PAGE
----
Leah Tsuchimoto used to recommend visitors check out the Children’s Museum, but told News 4 she would no longer be able to do so.

‘There was a lot of other things that made me feel a little insecure about the place, like especially bringing the one-year-old there. Because I felt like there was a couple of more choking hazards that they didn’t pay attention to,’ she said. 

Tsuchimoto also said she saw lights on in the museum late at night and noticed cops ‘frequently’ visiting the premises.  

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Another parent, who signed her child up for the Museum’s summer camp, also noticed things were off about the space and administrators. 

‘I was looking forward to it, but when I got them there, it was sketchy from the beginning,’ said Jenny Trotter, who had taken her kids to the camps held there before, to CarsonNow. 

Trotter found out her daughter was being left unsupervised on the front steps of the museum and withdrew her children from the camp, calling it ‘completely unacceptable.’

Trotter even called Board President Nathan Tobey to complain, but after Calhoun’s arrest, Tobey said he had not received any complaints indicating something was wrong.

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‘He knew and he didn’t go check in, and he just let more people go to camp,’ said Trotter. ‘He offered me my refund, I still haven’t seen it. One week per child was $150.’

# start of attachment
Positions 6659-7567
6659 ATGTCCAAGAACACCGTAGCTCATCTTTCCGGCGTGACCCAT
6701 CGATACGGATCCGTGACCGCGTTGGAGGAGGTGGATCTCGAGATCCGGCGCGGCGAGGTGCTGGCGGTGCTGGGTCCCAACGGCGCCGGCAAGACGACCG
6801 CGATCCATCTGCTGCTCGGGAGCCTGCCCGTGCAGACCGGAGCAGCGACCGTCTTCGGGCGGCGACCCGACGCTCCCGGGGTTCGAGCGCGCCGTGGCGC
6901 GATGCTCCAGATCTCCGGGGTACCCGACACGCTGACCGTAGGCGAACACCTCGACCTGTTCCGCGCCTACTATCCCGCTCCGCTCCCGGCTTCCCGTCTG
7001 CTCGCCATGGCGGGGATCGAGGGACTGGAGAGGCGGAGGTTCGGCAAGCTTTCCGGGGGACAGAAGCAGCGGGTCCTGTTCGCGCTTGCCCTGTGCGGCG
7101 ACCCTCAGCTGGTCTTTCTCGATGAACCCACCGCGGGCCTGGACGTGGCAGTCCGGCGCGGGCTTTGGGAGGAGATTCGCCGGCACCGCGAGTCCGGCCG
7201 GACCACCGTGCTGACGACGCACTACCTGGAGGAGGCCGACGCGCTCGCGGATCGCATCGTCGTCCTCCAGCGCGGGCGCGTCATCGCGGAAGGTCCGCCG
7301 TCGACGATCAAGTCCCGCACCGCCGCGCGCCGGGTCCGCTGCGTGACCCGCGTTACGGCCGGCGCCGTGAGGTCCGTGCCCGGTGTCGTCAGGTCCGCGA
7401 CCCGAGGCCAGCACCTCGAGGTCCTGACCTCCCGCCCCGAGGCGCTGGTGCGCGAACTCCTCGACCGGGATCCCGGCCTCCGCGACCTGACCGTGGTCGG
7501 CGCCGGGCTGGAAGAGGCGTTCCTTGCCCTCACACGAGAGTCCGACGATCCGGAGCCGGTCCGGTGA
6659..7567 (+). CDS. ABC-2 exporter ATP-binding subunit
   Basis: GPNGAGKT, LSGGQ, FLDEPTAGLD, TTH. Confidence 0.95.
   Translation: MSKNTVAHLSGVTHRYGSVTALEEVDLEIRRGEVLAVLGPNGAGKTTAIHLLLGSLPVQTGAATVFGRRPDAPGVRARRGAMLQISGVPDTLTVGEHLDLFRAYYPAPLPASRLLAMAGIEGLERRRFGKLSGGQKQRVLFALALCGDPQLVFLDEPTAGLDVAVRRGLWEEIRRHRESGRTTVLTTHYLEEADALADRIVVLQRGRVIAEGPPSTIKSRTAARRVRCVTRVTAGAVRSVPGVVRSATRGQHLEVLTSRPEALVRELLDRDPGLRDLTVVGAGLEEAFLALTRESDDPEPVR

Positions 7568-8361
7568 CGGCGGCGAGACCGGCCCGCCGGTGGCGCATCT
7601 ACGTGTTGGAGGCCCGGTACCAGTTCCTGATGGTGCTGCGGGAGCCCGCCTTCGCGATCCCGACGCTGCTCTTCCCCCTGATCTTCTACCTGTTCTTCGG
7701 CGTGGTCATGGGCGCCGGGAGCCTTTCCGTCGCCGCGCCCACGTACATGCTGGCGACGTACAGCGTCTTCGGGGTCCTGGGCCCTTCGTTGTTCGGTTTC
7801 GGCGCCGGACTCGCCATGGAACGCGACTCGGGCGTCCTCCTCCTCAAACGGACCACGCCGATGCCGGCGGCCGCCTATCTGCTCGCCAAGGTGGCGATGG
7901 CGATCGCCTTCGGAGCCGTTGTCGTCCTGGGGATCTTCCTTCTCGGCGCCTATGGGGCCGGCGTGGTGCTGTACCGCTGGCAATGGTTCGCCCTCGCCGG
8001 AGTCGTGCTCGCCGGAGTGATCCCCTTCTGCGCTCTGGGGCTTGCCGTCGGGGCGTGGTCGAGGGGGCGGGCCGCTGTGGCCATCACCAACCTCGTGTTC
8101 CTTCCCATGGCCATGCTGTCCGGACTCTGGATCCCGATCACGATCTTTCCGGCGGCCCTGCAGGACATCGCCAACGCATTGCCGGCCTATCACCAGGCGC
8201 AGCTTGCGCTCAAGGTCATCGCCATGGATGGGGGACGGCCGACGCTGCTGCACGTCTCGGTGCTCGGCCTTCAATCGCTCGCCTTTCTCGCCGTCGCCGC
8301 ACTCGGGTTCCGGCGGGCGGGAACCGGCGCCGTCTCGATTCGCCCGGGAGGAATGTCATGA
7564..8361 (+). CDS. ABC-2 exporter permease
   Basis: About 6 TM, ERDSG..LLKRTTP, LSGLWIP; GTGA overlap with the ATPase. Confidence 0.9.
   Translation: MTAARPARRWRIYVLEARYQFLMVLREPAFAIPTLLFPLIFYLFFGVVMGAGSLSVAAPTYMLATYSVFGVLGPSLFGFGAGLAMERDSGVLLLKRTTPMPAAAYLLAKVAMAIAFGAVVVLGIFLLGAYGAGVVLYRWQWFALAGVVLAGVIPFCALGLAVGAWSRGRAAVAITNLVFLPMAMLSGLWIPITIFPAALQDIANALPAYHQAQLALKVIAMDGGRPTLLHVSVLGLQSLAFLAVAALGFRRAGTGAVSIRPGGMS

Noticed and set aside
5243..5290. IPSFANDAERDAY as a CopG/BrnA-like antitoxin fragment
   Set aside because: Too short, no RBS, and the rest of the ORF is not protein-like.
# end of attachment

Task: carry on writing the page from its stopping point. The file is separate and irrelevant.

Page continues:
Tobey said he checked in with the camp’s manager, Calhoun’s wife, over the phone: ‘She said she was really busy and hadn’t been able to keep up with the cleaning.’ 

A play area inside the Children's Museum of Northern Nevada where Calhoun and his wife worked and lived with their five children

A play area inside the Children’s Museum of Northern Nevada where Calhoun and his wife worked and lived with their five children

Some parents whose kids attended programs at the museum said they felt there was a lack of supervision from the manager, Calhoun's wife

Some parents whose kids attended programs at the museum said they felt there was a lack of supervision from the manager, Calhoun’s wife 

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While the Board have said this must have been a recent development, an unnamed ex-employee told CarsonNow it has been happening for almost a year. 

According to the ex-employee, Calhoun and his wife were evicted from their apartment, forcing them to live in their cars in the Children’s Museum parking lot. 

‘It would have been impossible not to know they were homeless and living there,’ said the employee, who stated the family lived in two cars that were ‘packed with items.’

But this was disputed by Tobey and the Board, who said the claims ‘sound ridiculous’ to him. Tobey said he ‘thought it was handled,’ but ‘it turns out, it was not.’  

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The museum is currently closed until they are able to find a new manager after firing Calhoun and his wife, according to a notification posted on the museums door. 

A 12-month membership to the museum is $100, while day-to-day admission for adults and children under 2 is free. One-time admission for children aged 2-18 is $10.